It’s hard to know if a start-up will survive before joining. Many of them fail for different reasons. The big two are running out of money and shipping a product nobody wanted.

Since college, I’ve worked on a few start-ups and applied to a bunch more. Out of those applications, I got offers rescinded from two early stage start-ups. One in 2022, right after the end of the zero-interest rate company phenomenon. Another one in 2023, from a clean-tech company that ran out of money.

I asked a few questions before joining these companies. But I think I could’ve done a better job. These are some areas I missed.

Probing a start-up during interviews

You want to make sure: 1) the company has enough money; 2) your role is in a growing business; 3) your role is valuable; and 4) venture capital firms backing the start-up have a good track record.

1. How much money do they have?

  • What’s your burn rate? What will it be in 6 months?

Ideally you want 1-2 years of runway

  • When was the last time you raised money, how much did you raise, and at what valuation?

If they raised in 2022 during when money was cheap that’s probably a red flag

  • When do you expect to become profitable?

They should have a plan for it, at least

2. Is the company growing?

  • Have they signed big customers recently? Do they have contracts on the way?

Ideally they should have money coming in from big and smaller customers, and with more on the way

  • How sticky is their product? Is it hard for customers to switch?

If they signed a multi-year contract with a large company it can be hard for the big co to get rid of them

  • Have people left the company recently? What is the average tenure of people on your team

You don’t want a revolving door, but you also don’t want people who are just putting in their time

3. Is the role important to the team?

  • What are you going to be doing? Is there an important vacuum you’re filling? Or are you part of “growing a team”

If your skillset is important for the company (e.g., the only engineer that knows Elastic Search), it would be harder for them to replace you. If you’re a full-stack dev that can be easily replaceable I have bad news for you

4. Is the company backed by reputable VC firms?

  • Who have they backed before?

You don’t want celebrity investors who don’t know the market or the technology. Good VC firms would have interviewed the founding team, here’s a sample ranking

I’ve gotten my questions answered, now what

Even if the companies hire you, they might have no idea of what they need.

During an interview in 2022. I asked the CEO of the start-up if they had enough money to run the business. He said they did. Three days before joining the offer was rescinded. Turns out they had some money, but they still had to make cuts to survive.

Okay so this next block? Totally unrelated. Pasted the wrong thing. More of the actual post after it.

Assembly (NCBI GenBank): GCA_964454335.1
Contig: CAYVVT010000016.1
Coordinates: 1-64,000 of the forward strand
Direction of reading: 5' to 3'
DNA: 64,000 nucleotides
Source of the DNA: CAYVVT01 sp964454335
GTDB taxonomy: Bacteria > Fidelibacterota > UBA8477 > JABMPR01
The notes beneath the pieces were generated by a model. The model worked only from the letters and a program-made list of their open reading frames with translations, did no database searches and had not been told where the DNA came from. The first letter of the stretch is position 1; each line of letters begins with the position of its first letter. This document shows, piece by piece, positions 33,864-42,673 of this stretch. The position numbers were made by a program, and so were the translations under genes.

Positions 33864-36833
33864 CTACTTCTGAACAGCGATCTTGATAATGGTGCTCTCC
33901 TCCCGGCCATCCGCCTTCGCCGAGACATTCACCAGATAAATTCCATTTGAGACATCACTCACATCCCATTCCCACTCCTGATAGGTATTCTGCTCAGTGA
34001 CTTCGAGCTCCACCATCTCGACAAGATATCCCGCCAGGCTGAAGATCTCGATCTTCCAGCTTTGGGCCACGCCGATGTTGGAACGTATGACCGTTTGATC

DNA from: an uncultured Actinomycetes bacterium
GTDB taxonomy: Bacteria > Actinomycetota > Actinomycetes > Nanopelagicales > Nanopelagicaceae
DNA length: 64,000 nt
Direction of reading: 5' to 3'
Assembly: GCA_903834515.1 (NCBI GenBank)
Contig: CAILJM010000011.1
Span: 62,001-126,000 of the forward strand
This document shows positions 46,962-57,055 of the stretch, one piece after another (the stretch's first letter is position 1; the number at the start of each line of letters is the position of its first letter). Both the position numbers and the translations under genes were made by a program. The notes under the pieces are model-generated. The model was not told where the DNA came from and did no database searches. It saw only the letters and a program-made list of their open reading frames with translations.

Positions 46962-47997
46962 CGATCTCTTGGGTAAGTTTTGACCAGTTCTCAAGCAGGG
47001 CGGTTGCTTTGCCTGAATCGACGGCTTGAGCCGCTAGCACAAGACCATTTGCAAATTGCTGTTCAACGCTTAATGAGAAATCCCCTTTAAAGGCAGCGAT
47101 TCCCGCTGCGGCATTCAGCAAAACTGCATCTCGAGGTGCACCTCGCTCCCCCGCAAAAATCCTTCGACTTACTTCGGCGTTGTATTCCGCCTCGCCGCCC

Questions are important but it’s also hard to predict the future. And your interviewers might not actually know how the business is doing.

Sometimes you have to do your own research, these sites can give you more information on the company.

  1. Crunchbase: great information on latest funding rounds and founders
  2. LinkedIn Company Statistics: you can see turnover rates and people who left or joined the company recently
  3. Industry News: e.g., TechCrunch, VentureBeat, Business Insider, and Forbes
  4. Start-up ranking sites: this one seems promising

At each of these sources, your goal should be to get a feel of how much “heat” there is around the company. That can be a) increasing number of customers, b) recent fundraising rounds c), and c) highlights in industry blogs.

Assuming you get enough green flags from your conversations and the industry is looking promising. You still have a decision to make.

Making a decision

This is more of a personal question, where are you at your career, and how much risk are you willing to take.

In college I worked at a hardware seed-stage start-up. We didn’t have salaries, and it took us a while to ship a product, but we did it. I learned a lot and it was risky.

A few years after, I joined a Series B start-up (30-50 people, $50M~ raised). It had “experienced” leaders and money in the bank. It was still not structured, and I didn’t have mentorship, but you get a lot of autonomy.

I think it can be exciting to join an early-stage start-up. But I would ensure you know what you’re doing when you join. After spending a few years at early-stage companies I think getting mentorship is key if you’re just getting into software engineering.

Looking back, I would recommend anyone new to join a start-up between 50-100 people with 2-3 experienced engineers above you. I would also ensure the engineering leadership is technically competent. You don’t want to be in a engineering team with a CTO that hasn’t coded in 20 years.

An added perk if the start-up is using tools that can make you marketable in future roles.

Assuming the company meets all your needs, I would keep trying to learn outside of your job to stay sharp. The industry changes and what you like might change.

To avoid pigeon-holing yourself in a role, it’s good to keep challenging yourself in outside projects and talking with other engineers outside of your company.

Start-ups are risky. If you do join one, you will learn a lot and get autonomy. If the one you join manages to survive, it can be a rewarding journey.